Jake Elliot and Tamas Kemenczy’s developed Kentucky Route Zero, one of our very favorite games of recent days. Our editor-in-chief recently had the privilege of chatting with Kemenczy and Elliot about what motivates them, their creative process, and religion in games.

What are the core beliefs that motivate you as creators?

Tamas: It’s hard for me to essentialize my core beliefs into talking points.

Jake: I think we kinda grow up in culture and it kind of constructs the way we interact with culture and relate to culture. So as a person making culture you think about how our culture is influenced by what is going on around us. Culture making and art making I think fulfills a similar role for me that religious practice fills for a lot of people where it’s about making sense and exploring value systems and moral issues, sharing value, and drawing from human history.

For instance, the subject matter of our game is about different kinds of crises and different kinds of parities of being a person in the 21st Century. So it is important for me in thinking about working on a videogame that it be about being alive right now.

We are also careful about thinking about social issues in our game. Its a pretty important part of how we talk about what we do.

KRZ 3

It almost seems like KRZ is trying to help players process the way they understand the world. Is that fair to say?

Jake – Yeah, or to give them some material to process it with. A lot of great children’s books are about giving kids stories to refer to when they are trying to process something. Where the Wild Things Are is about giving children a fantasy framework to think about when they feel angry. The framework gives them some material to play with so that they don’t feel totally lost. So maybe KRZ could work that way. I think it at least reflects something back at people about how they are feeling.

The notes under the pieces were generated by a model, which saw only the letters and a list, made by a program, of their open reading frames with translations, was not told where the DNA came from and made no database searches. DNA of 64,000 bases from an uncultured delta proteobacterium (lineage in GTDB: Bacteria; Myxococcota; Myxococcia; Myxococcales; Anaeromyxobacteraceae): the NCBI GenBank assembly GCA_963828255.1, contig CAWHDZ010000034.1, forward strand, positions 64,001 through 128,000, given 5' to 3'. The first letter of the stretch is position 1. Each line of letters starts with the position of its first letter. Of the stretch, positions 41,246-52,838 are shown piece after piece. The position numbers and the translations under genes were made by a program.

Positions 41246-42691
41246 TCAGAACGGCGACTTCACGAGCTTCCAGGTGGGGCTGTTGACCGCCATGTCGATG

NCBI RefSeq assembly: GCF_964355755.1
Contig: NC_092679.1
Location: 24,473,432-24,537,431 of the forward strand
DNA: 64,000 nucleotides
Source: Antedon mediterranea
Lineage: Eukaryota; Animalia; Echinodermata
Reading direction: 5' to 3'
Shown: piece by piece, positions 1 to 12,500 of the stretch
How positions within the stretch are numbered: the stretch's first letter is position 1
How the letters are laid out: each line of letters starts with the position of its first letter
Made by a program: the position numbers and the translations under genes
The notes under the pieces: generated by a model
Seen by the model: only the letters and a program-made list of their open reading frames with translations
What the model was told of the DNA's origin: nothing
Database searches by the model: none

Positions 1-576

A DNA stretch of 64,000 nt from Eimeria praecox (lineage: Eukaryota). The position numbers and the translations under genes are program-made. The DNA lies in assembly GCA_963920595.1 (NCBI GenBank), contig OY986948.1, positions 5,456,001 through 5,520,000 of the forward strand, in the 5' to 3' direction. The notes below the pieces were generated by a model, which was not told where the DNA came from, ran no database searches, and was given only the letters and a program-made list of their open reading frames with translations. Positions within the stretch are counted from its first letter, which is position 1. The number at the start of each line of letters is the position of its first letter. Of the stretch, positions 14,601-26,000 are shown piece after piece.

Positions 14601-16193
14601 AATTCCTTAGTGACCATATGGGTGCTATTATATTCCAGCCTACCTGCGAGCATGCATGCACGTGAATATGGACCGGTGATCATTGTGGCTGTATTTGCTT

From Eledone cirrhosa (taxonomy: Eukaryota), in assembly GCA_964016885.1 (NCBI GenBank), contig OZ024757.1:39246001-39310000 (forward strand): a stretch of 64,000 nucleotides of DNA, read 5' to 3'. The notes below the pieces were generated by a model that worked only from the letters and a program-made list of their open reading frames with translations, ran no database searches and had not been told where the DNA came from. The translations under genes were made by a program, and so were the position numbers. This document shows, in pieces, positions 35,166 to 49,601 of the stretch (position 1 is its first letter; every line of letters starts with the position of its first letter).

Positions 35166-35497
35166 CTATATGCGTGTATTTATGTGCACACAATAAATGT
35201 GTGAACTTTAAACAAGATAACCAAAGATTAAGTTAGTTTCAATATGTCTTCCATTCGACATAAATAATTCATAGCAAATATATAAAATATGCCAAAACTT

How have your core beliefs changed over time? Or have they?

Jake: Tamas and I know each other from working in experimental music and the new media art world that is pretty niche compared to videogames. It’s a pretty small community of people and it’s pretty social. The same five or six people are at all the shows. So I think maybe before getting involved with that stuff, personally I had a less socially grounded idea of what I was doing.

. . . it is important for me in thinking about working on a videogame that it be about being alive right now.

But it became a thing where I would be playing weird music for these specific people and that was enough. It was part of a friendship that I had with a guy who ran a really important space in Chicago for noise music. Me playing at his space and playing this certain kind of music was part of our friendship. Or playing with you (Tamas) doing an installation with you is part of our friendship; it was a social thing.

Tamas: Yeah, our process is a very socially collaborative process.

Jake: And collaboration was a new thing for me. Before coming to Chicago and starting to work with Tamas, I think I approached art as an individual, but now it is really important to me to make art as a group. In like a band. Like a videogame band (laughs).

KRZ 2

So your friendship began in music?

Jake: Yeah and art. Noise music has a lot of connection to digital art.